I have 2 users on my server. One with sudo access another without. How can i give access to nginx logs


To another user without sudo permission to use cat /var/log/nginx/error.log ? Can i create something like a symlink to log in his /home/username directory?

So my question is - how can a user without sudo permission check nginx logs?

  • sudo access to what? It is not clear from your question. I know some people make 'sudo access' to mean 'root access', but that is not technically accurate. Please ellaborate. – dawud Nov 10 '14 at 14:12
  • 1
    yeah you could use sudo to give him the permissions actually, depending how you want to configure it. – gparent Nov 10 '14 at 14:41
  • You could use ACLs. e.g. setfacl -m 'user:someuser:r' /var/log/nginx/error.log. I'm not sure how that would work with logrotate. sudo access to cat/tail/etc the log is probably a better option anyway.` – Greg Bowser Nov 10 '14 at 14:45
  • @GregBowser IMHO, using ACLs without understanding ACLs is a recipe for problem. – Paul Nov 11 '14 at 1:09

For example, like this:

chmod 755 /var/log/nginx && chmod 644 /var/log/nginx/*.log && chmod 644 /var/log/nginx/*.gz

this way anyone will be able to cwd and read the contents of the /var/log/nginx directory and read the *.log files.

You should also check the log rotating configuration so the permissions won't be changed again. For the last several versions of Nginx, up to and including 1.6.2, the file /etc/logrotate.d/nginx has used the line create 0640 www-data adm to set permissions when rotating logs. This should be changed to something like create 0644 www-data adm. It should be noted that this solution allows all users on the server to read all Nginx logs.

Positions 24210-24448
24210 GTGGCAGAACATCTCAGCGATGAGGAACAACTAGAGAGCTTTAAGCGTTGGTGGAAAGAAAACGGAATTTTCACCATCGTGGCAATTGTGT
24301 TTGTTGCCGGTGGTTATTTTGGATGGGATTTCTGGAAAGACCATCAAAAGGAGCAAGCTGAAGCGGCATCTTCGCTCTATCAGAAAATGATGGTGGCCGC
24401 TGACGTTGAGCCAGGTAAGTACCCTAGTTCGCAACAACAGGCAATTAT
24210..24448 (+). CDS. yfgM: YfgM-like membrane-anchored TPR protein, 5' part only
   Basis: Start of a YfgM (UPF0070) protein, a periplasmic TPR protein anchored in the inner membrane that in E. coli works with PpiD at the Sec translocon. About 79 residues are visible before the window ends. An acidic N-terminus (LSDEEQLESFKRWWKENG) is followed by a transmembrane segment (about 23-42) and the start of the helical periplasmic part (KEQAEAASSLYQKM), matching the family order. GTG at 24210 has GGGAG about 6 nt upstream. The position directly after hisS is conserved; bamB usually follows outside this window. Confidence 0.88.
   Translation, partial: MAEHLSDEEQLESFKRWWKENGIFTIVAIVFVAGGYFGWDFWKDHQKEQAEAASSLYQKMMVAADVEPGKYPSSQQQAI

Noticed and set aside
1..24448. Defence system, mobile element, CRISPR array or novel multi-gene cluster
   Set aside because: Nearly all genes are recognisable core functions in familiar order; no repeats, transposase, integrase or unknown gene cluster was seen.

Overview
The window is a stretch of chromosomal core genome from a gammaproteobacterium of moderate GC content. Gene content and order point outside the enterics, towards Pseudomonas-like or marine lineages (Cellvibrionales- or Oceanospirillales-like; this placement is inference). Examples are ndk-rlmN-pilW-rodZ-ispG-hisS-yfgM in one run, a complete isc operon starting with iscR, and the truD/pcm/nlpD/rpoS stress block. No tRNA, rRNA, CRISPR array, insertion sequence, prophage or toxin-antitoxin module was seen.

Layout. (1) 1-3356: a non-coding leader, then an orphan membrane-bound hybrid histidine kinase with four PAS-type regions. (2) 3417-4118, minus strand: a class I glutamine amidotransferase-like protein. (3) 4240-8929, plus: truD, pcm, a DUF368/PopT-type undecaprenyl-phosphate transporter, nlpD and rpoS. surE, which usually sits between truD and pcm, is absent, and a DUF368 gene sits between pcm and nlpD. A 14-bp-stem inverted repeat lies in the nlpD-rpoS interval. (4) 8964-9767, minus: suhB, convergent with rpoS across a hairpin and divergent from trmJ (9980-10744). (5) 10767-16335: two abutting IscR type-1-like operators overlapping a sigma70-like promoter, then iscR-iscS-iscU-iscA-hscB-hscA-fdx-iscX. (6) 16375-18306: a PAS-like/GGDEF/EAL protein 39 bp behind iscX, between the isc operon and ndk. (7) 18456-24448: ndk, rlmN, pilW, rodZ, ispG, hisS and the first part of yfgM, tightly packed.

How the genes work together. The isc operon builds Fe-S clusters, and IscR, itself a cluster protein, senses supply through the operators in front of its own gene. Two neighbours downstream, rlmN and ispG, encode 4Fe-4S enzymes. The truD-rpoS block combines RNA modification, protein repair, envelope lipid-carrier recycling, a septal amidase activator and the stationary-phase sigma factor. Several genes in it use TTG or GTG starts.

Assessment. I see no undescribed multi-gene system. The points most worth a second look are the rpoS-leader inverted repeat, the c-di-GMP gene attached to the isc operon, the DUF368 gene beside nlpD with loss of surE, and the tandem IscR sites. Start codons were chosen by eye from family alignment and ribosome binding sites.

Update: logrotate configs also should be updated to include the su www-data adm to allow the logadm utility to work without complaining about incorrect directory permissions.

| improve this answer | |
  • 3
    Default Nginx configuration in /etc/logrotate.d/nginx is create 0640 www-data adm. That's in 1.6.2, but I don't think that line has changed in quite some time. – Paul Nov 10 '14 at 16:13
  • 1
    This answer is writtent so it would be universal and generic, rather than ubuntu-nginx-1.6.2-20141110-specific. – drookie Nov 10 '14 at 17:49
  • 1
    nginx config in logrotate d was resetting it. Fixed it by changing it. – sdkks Dec 29 '17 at 6:14
  • Is there no other way to solve this, such when a different user tries to start nginx that it uses a different log path? I tried adding it to my new nginx.conf file but when running nginx -c newnginx.conf on this new user, it still tries to access the /var/log/nginx... – Poul K. Sørensen Sep 24 '18 at 13:53

Your Answer

By clicking “Post Your Answer”, you agree to our terms of service, privacy policy and cookie policy

Not the answer you're looking for? Browse other questions tagged or ask your own question.